• Judge McFarland, who has served as Charleston’s Chief Municipal Judge since 1978, but more importantly, man up by consistently volunteering his time to countless community building endeavors.
Let’s not forget your own Council of Elders, including  

Michael Miller, Entrepreneur and Charleston County School Board Member, fighting for the rights of our children. And former Beaus, like:

  • Terry McCray, proprietor of my favorite carry out spot.
  • Charlton Singleton, Artistic Director and Conductor at Charleston Jazz Orchestra and self-employed musician.
  • Robert Ellington, Student Support Specialist at Communities In Schools Charleston, and Owner at Papa Robbie Music, always representing with positive lyrics.
These are brothers I am proud to count among true friends. Brothers who man up as husbands and fathers, striving for excellence in both their personal and professional lives as they do as much as they can, in the way that they can, to make their communities more beautiful and beneficial than when they inherited them.

I’ve highlighted great men because this is a rites of passage program for young men, but as my father is quick to say, and I’m sure all these brothers will attest, there can be no great men without the love and support of great women.

  • There could be no Barack without Michelle

  •  Pop could not have accomplished all he did without Mom, who taught me to seek silver linings with the mantra, “We never have enough information to be pessimistic.” Her infectious style of optimism taught me to never take myself so seriously that I can’t laugh at myself…or, and this is just as important, to be amused by, rather than angered by, those who seek to define me in terms that I know to be untrue.
  • And it is the example of Septima P. Clark - whose commitment to education through her Citizenship Education Schools so empowered African Americans all across the South that Dr. King dubbed her the Godmother of the Civil Rights Movement - that inspired me to come home and work toward starting a school to end the dropout to prison pipeline which claims too many of our African American boys.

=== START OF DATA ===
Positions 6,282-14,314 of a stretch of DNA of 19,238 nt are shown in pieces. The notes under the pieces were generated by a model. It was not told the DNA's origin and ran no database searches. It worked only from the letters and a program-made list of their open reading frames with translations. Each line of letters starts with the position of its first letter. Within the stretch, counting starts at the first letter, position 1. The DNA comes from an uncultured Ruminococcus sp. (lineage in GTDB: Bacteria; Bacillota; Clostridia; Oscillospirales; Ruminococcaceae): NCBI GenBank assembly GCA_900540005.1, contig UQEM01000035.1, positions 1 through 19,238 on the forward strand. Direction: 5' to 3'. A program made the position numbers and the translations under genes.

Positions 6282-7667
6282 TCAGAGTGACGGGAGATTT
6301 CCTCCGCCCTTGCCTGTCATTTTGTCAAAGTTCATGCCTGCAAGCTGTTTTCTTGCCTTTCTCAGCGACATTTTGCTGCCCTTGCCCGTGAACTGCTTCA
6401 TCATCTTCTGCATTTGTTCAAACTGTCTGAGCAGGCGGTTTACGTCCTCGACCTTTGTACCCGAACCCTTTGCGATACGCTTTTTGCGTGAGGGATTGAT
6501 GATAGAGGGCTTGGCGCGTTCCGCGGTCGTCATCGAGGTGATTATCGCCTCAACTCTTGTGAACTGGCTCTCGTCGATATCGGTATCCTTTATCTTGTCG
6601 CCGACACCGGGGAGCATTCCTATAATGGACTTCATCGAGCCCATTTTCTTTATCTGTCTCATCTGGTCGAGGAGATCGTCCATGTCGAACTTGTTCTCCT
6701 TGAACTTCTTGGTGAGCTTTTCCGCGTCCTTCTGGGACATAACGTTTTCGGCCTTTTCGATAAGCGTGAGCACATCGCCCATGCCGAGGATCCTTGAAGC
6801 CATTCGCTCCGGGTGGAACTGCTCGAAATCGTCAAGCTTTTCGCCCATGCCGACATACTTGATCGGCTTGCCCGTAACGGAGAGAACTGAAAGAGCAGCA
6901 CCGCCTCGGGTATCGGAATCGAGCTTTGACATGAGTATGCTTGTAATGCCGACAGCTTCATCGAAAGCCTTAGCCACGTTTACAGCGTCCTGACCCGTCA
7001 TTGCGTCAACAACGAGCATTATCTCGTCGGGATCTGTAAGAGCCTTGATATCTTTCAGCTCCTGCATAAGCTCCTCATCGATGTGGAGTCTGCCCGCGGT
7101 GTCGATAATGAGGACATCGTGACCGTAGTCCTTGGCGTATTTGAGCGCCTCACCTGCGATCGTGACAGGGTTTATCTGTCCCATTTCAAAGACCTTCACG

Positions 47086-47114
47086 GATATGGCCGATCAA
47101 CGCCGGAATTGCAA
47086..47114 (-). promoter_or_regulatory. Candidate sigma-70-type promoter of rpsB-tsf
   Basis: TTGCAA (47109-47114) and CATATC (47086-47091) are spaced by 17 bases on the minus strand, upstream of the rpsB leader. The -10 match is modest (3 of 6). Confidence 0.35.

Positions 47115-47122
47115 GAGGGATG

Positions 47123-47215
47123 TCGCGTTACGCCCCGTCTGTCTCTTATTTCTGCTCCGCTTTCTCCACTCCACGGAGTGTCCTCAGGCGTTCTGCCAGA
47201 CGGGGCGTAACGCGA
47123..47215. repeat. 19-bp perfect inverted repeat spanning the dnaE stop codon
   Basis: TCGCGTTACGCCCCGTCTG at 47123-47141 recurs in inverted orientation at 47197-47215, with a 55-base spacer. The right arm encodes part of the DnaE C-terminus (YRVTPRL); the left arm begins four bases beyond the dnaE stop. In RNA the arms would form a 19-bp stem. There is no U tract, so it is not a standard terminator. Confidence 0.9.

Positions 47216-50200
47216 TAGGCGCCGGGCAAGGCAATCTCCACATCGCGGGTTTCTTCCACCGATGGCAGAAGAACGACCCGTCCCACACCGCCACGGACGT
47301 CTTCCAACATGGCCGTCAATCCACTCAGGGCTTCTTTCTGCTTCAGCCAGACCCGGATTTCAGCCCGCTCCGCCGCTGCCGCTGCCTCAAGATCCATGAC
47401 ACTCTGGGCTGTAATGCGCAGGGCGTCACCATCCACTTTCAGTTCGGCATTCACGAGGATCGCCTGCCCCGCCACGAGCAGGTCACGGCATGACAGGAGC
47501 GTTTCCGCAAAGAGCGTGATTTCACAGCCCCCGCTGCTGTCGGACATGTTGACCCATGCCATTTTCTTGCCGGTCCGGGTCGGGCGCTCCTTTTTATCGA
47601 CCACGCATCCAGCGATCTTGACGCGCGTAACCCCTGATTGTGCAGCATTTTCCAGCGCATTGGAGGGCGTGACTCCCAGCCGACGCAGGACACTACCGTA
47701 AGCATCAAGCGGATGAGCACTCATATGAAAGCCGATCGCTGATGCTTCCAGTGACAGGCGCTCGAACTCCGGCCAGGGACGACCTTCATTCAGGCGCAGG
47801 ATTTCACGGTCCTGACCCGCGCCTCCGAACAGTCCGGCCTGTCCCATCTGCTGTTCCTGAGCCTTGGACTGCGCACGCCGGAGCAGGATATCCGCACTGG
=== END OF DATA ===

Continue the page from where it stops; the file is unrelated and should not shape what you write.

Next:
Cherish the love and support of a great woman who encourages your greatness, but be sure to take care of yourself. Understand what makes your soul smile. Never lose sight of your dreams, for if you work in earnest to make them reality, the universe will conspire to bring them to fruition.

I’m here to testify of such blessings in my own life.
    The young Chandler family in 1980s Charleston was a family short on money, but long on love and discipline. My siblings and I were only allowed to ingest healthy nourishment: fruits, vegetables, natural foods, educational TV, National Geographic, Leggos, Scrabble, chess, dominoes, and books. Lots and lots of books.

    Nature shows and nature books became my favorites. I dreamed of going on safari in the Serengeti. And when asked, years later, “If you could morph into any animal in the universe, real or imaginary, what animal would you be and why?” I responded, I’d be a winged lion, because lions represent Africa, and wings would give me the ability to traverse large bodies of water and see the world from new perspectives. Take in the big picture, if you will, a vital skill of effective leadership. And I saw myself as a leader.

    Lions are the only social cats. They spend most of their time lounging and enjoying each other, but when it’s time to work, they are unified, working as a team to secure a meal in which the entire pride can partake. Once their bellies are full, they go back to lounging and loving each other. It may seem like a chauvinistic society because the male lion rarely participates in the hunt, but often eats first. However, as I learned while on safari in Tanzania, the pride allows the male to eat first because they know that it is through his patrolling that the hunting grounds are secured. In other words, the hunt could not take place, if he wasn’t doing his job, and for that he is rewarded with first dibs.